Wild at Heart, my Hunter 25.5, has served me well over the past two-and-a-half years. It’s been a short but intense run.
The previous owner, Doug, who moved to Panama recently, owned her twice. His ownership is more storied than mine.
Doug was married aboard Wild at Heart on Lake Travis, anchored off Starnes Island.
I had Doug on the boat with me a few months ago. In fact, it was that day she sailed her best speed under my ownership, 5.9 kts. Not bad for a mid-eighties wing-keeled cruiser.
I’ve had a ton of fun over these past two-and-a-half years. I got to sail her more frequently than I deserve. And I was fortunate to see Lake Travis rise over fifty feet after the Memorial Day rain. Well, I should temper that. That was a brutal flood. We sat stunned in front of the TV when those storms came through in May. Several people died in the Hill Country that weekend.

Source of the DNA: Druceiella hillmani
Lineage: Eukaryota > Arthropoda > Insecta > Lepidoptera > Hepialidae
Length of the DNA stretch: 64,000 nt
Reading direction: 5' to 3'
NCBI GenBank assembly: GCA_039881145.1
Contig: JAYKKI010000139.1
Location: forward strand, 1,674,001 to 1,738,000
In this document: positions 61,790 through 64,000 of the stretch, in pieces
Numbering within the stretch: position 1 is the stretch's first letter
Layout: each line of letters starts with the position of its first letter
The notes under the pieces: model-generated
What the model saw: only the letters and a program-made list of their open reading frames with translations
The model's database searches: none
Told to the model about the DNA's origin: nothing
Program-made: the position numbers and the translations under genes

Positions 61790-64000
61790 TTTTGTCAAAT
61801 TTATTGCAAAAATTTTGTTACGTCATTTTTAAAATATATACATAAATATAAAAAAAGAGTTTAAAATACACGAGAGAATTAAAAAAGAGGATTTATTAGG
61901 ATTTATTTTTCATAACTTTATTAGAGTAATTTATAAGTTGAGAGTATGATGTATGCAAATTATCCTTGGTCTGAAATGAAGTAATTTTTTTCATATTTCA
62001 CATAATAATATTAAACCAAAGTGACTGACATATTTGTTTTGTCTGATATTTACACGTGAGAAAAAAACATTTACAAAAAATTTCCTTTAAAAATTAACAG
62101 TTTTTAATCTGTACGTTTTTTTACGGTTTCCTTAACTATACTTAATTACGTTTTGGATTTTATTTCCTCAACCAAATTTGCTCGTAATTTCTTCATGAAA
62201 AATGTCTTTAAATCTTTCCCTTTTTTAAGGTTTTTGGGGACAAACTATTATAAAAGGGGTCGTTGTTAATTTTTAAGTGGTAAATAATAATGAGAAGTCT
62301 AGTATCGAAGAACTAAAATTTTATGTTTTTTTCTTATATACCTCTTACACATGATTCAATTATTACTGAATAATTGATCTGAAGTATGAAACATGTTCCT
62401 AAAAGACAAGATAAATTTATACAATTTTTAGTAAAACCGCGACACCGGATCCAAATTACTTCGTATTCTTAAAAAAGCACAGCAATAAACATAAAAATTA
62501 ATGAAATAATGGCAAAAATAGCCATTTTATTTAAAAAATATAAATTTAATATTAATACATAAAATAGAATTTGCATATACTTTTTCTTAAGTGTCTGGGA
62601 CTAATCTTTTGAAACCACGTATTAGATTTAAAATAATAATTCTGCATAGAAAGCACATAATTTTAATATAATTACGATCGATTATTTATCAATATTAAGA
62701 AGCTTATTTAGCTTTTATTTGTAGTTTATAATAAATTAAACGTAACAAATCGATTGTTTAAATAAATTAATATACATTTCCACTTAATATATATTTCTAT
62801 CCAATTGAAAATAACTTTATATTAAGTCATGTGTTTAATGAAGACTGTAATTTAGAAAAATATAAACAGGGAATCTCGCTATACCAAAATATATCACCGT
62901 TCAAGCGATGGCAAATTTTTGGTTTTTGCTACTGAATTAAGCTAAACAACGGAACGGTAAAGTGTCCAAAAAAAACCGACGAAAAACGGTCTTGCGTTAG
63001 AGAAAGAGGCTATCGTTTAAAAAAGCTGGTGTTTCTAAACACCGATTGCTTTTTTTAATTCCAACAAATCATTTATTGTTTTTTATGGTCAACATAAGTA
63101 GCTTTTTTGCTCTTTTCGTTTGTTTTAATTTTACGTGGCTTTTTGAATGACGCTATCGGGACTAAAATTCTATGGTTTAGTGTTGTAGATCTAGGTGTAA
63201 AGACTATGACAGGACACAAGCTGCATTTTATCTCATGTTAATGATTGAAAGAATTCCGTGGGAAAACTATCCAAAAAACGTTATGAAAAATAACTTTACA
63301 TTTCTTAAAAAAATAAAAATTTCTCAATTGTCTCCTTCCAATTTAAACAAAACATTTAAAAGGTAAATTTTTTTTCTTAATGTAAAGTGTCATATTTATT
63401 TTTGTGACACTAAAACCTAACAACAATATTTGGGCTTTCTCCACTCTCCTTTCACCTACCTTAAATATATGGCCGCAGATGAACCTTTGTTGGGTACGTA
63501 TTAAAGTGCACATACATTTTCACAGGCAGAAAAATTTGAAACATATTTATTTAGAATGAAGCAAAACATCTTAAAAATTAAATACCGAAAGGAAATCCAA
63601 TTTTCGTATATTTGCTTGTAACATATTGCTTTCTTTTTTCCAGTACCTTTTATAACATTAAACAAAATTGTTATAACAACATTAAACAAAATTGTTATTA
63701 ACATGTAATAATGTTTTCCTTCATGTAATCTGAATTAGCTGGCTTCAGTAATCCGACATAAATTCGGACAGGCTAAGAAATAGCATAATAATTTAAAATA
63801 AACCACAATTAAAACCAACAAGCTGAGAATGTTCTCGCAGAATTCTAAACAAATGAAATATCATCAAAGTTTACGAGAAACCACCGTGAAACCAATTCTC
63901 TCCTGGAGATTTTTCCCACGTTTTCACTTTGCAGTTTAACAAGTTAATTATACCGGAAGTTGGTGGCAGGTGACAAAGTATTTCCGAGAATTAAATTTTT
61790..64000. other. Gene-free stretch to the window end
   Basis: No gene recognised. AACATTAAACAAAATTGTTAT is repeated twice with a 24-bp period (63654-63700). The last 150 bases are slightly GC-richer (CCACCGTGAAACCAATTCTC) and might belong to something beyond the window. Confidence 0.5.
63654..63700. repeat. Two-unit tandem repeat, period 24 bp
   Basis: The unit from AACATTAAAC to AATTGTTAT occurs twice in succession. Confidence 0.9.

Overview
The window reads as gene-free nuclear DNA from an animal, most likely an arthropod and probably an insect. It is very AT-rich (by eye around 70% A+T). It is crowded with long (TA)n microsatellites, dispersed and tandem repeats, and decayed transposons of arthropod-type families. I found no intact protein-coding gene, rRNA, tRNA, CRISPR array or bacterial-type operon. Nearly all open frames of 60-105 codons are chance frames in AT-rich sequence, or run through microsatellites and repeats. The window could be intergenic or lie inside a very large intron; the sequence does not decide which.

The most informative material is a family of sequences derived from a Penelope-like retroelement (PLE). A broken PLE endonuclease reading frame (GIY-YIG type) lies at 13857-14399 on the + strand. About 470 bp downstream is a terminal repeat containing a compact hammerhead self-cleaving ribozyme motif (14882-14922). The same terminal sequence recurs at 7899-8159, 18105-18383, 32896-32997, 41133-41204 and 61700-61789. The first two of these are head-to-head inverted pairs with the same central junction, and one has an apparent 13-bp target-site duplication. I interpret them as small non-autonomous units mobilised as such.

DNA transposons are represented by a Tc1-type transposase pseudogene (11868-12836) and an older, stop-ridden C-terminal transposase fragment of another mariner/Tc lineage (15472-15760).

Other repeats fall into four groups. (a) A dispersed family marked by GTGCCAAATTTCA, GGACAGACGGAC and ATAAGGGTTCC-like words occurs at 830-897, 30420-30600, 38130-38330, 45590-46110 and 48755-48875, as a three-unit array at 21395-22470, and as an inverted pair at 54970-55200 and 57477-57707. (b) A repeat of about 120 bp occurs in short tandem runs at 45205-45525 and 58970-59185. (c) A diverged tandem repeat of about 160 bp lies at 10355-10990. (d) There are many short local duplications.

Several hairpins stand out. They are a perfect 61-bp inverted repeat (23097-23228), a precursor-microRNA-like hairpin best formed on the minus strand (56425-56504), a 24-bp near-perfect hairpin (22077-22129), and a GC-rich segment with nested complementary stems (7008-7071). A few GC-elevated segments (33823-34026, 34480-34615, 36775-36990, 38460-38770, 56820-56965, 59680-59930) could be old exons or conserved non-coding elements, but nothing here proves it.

I had my own drama on Wild at Heart. Early in my ownership, I nearly ruined my right hand swapping outboard motors. In a freak mishap, my hand got stuck between the 90-lb. motor and the mount, resulting in a trip to the Round Rock ER, several stitches, a visit to the hand surgeon, and luckily no severe surgery-requiring damage. I have a nice scar to show for it. I sometimes tell people it’s my “shark bite” scar. More than a few have believed me (at first).
I’m happy with cockpit paint job I did with the generous help of my friend Dave Huber. After reading about fiberglass deck refurb in Sail Magazine and other places, we launched into the job last year. As always, it took more time and effort than I guessed it would. After much sanding, chipping, vacuuming and brushing it came out pretty good. And so she’s cleaner and shinier than most other mid-80s boats.
I guess they call it “two foot -itis” for a reason. I’m moving up to a larger boat with a few of the features I’ve been wanting. The one I have my eye on is twenty-seven feet, exactly two feet larger.
I’ll miss that little boat, but I know she’ll make her next owner happy too.